Yesterday I was at the grocery store with my three youngest kids. The cashier seemed to be in a bit of a snippy mood. I was a little nervous because I was pushing the "20 item limit" in the express lane and the man behind me was waiting to just buy two gallons of milk. I only glanced at him quickly. He looked a bit rough around the edges -- kind of like a less fortunate Willie Nelson -- older, thin, long gray hair, etc.
After the obligatory, "Did you find everything you needed?" from the cashier, we all went about our business. The man behind me leaning over his cart waiting his turn. The cashier ringing up and bagging my stuff. Me sliding my debit card and sticking finished bags around kids in my cart.
On a sudden good will impulse, the cashier asked, somewhat halfheartedly, if my kids wanted a sticker.
"Oh," I assured her, "I'm sure these girls would love a sticker."
She gave one from a long roll to Goldie and Penny. While I told them to thank her, she motioned to Jesse and asked, "Does he need one?"
"Oh," I smiled, "No thanks. He'd probably just eat it."
There wasn't anything too hilarious about that, but for some reason it made her laugh. Suddenly the wrinkled and long gray haired man behind me was chuckling too.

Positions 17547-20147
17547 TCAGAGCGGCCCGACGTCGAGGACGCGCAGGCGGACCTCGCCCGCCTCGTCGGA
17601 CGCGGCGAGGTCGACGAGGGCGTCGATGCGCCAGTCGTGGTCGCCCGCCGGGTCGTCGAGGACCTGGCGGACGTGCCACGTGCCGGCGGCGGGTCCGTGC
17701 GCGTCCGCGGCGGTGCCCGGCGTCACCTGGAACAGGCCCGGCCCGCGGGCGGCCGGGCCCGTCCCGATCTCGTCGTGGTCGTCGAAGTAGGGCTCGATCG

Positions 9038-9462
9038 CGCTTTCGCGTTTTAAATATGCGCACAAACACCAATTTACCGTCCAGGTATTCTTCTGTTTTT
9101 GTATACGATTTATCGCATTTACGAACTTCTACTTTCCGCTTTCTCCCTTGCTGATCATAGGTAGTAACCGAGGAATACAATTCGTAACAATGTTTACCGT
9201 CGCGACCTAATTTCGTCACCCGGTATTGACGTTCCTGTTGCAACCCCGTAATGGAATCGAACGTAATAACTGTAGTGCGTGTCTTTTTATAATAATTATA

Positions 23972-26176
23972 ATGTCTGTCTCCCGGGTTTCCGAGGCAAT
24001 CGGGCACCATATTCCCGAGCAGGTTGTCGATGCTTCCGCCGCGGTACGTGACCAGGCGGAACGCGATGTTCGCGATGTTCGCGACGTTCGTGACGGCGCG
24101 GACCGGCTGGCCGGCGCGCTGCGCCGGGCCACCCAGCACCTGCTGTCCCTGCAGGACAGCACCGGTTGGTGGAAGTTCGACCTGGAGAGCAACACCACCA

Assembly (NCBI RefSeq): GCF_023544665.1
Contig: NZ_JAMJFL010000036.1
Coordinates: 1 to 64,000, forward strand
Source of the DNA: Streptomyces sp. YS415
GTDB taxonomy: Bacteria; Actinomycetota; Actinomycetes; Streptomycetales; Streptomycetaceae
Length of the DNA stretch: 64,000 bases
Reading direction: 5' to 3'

"I suppose it wouldn't kill him if he did eat it," I offered.
The cashier laughed, "Maybe there's a little protein in them, hm?"
The man behind me seemed to be quite brightened at the thought of my trouble making little boy eating his sticker and was now chuckling even more fully with us. "Eat the sticker," he mumbled, shaking his head, "Boys will be boys, eh?"
I laughed again with them; took my receipt, and that was that.
It was such a little thing. But it made me happy to have shared that small moment of laughter with those two strangers. It made me think about us as people. We pass each other all day and seldom make even the tiniest connection or acknowledgement. That was such a little thing at the store. It was only two minutes, but for those two minutes, we weren't just oblivious strangers. I liked that even though the three of us appeared to have absolutely nothing at all in common -- age, lifestyles, appearance, etc. -- for a minute we all made a little connection. I can't really explain it. I just like anything that makes me stop and see those around me as real individuals rather than just, "the rough looking guy behind me" or "the snippy cashier."